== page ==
By: Jeff Lemire (story), Karl Kerschl & Scott Hepburn (art), Gabe Eltaeb (colors)
The Story: We all knew Batman had a big brain, but who knew it was that big?
The Review: So as it turns out, the whole storyline with Huntress and Power Girl concluded in the pages of Worlds’ Finest, leaving you with no resolution whatsoever in Batman/Superman. Had I known, I probably would’ve just skipped the issues altogether, which sort of exposes the potential marketing flaw in these kinds of crossover events. Needless to say, I was more than a little annoyed to be robbed of at least some kind of wrap-up to a storyline I was asked to invest in for two issues.
That’s not the ideal frame of mind when you’re then presented with a blatant filler issue: completely different set of creators working on a completely inconsequential plot. Working off a hastily constructed premise–“Batman has been unresponsive since we returned from repairing the Chinese space station,” says Superman, reporting a scene we don’t even get to see—Lemire fails to deliver anything memorable or even very entertaining, which is a shame, because the issue had so much potential to be both of those things.
It’s been a long time since I thought about Frankenstein, Agent of S.H.A.D.E., but I remember what a fun kooky bit of old-school sci-fi it was. The idea of a microscopic city nestled in Batman’s brain, a city that turns out to be a massive (in terms of scale) starship carrying its own set of superhero and supervillains, is just the kind of thing that would have been made an enjoyable multi-issue arc for the agents of S.H.A.D.E. Except here, S.H.A.D.E. isn’t really involved. What the issue ultimately turns out to be is a Superman-Ray Palmer team-up, in which the former takes too much of the spotlight and the latter not enough. Other than lending Clark the shrinking technology and universal translator to deus ex machina the problem at hand into submission—and, okay, wielding a sword—Ray contributes little to the issue.
In Lemire’s defense, there’s no way he could fully flesh out an entire alien race (who never even get a name) in a single issue, especially with the page count reduced as it is from better days. But that’s exactly what we needed to fully appreciate the story he offers. Without that necessary substance, all we have is a handful of promising concepts, clumsily arranged into an outline of a story.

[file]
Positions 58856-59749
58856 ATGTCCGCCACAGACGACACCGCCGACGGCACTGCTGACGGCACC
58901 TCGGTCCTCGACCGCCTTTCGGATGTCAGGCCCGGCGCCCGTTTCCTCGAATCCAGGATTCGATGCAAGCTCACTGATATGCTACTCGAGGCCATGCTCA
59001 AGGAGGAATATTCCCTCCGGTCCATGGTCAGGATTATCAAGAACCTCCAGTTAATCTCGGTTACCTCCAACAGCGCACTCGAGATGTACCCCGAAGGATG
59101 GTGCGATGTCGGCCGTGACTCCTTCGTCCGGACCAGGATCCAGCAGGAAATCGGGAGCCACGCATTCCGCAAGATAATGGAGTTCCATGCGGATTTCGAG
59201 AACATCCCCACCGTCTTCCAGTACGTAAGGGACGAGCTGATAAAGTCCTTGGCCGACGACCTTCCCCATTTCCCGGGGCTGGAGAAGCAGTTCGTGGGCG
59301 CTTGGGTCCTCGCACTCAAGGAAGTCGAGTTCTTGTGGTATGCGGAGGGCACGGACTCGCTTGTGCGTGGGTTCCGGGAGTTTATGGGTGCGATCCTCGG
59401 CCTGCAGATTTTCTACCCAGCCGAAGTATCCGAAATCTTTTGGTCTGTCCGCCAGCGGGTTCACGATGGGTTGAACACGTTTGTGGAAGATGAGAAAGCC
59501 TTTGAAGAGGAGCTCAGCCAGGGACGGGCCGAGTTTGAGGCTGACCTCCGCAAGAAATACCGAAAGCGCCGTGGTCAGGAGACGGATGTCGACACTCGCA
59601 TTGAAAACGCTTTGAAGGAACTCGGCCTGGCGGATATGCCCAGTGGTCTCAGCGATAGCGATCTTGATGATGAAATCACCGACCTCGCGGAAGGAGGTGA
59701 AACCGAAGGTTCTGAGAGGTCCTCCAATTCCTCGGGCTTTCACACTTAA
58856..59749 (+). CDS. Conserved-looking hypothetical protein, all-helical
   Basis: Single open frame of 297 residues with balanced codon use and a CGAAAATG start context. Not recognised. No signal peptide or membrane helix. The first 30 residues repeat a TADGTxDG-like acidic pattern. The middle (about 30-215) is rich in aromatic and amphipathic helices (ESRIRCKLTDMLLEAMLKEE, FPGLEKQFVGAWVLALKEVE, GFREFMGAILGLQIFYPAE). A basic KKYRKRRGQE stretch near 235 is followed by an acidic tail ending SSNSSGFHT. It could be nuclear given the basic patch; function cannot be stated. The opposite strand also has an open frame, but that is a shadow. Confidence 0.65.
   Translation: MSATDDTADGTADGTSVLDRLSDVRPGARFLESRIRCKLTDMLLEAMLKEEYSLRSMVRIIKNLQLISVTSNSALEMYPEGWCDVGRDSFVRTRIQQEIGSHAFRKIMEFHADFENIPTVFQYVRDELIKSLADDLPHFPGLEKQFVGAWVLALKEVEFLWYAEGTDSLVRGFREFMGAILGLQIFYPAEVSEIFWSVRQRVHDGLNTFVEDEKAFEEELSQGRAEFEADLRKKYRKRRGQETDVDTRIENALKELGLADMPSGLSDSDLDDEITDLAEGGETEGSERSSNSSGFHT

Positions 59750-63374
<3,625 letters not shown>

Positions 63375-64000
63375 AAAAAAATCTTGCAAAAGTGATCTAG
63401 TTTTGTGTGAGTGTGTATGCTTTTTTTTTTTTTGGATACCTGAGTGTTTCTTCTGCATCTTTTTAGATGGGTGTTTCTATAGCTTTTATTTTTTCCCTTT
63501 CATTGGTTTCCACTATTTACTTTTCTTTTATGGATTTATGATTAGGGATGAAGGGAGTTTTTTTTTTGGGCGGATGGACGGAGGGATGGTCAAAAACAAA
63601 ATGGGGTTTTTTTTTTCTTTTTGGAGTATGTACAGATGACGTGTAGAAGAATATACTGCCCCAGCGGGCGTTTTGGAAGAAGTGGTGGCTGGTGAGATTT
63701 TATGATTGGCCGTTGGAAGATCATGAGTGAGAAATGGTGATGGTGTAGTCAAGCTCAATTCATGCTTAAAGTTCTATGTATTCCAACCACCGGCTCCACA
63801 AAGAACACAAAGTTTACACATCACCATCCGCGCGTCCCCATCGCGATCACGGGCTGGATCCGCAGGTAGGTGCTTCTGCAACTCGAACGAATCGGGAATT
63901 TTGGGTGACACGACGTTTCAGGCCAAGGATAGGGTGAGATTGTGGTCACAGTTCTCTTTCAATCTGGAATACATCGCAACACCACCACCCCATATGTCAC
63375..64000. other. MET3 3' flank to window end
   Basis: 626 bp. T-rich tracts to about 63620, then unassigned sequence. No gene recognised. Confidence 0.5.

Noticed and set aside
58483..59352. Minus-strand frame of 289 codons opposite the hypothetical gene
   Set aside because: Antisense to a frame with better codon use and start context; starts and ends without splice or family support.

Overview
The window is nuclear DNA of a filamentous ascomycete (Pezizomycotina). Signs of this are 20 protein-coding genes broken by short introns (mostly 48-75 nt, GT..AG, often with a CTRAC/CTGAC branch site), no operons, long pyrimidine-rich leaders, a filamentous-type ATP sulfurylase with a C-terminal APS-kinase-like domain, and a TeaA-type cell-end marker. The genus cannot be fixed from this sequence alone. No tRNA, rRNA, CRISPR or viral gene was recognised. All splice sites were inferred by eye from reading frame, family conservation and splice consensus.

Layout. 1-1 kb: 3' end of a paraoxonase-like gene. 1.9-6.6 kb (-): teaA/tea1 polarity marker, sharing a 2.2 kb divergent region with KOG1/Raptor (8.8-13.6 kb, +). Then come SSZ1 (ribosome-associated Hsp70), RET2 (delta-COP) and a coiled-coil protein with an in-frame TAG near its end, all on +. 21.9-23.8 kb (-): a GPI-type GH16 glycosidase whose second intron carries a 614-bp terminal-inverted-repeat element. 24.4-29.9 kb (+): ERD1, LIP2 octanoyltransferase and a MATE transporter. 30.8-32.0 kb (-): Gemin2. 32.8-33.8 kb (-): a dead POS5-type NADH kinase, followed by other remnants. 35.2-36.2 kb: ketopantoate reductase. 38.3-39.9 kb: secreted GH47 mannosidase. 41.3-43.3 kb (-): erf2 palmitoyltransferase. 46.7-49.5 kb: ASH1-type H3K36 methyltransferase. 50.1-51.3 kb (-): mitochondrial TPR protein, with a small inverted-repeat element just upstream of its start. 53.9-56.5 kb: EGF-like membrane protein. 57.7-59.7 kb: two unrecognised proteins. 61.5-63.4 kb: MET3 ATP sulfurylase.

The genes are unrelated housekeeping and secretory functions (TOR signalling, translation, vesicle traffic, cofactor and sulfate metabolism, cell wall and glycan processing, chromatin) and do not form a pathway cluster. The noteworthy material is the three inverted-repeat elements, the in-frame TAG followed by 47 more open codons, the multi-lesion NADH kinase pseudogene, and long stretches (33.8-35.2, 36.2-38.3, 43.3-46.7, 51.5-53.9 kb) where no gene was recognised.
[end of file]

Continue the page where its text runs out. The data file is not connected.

Lemire tries to paper over these shortcomings with bits of humor, but the defects are obvious just the same: blaming the patently silly villain names, “Dr. Smashammer and Titan Super Gladiator,” on bad translation; Batman’s uncharacteristically chatty, though accurate, assessment of Gladiator, “For the record, you’re a brawler. You’ve got power, but no finesse. In short, you’re about as stupid—as you look.” Ultimately, the issue reads like a weaker episode from the former Superman/Batman series, from its light tone to its airy substance to its total lack of impact.
Kerschl and Hepburn’s art are barley distinct from each other, with Kerschl being perhaps a bit more angular than Hepburn’s more wobbly lines, but they both fall into the mid-to-lower end of the DC house art spectrum. As with all artists of that school, the work produced here is rarely confusing or unpleasant to look at, and fairly energetic when it’s time to fly around and throw punches, but it also has little interest in taking risks or giving much thought to what’s drawn. One noticeable example: the way Superman clutches Smashammer’s neck is so forceful that it makes Clark look excessively violent, like he’s ready to kill just because he something “actually hurt.”
Conclusion: The story could have been great, but it needed more time and thought than Lemire got or provided. With so many issues in a row being this disappointing, I’m starting to think this series isn’t worth the $3.99-a-pop investment.
– Minhquan Nguyen
Some Musings: – I don’t know when we’ll ever see S.H.A.D.E. again, but I sure hope that someone will make it stay relevant in a DCU with an increasing number of sketchy government agencies.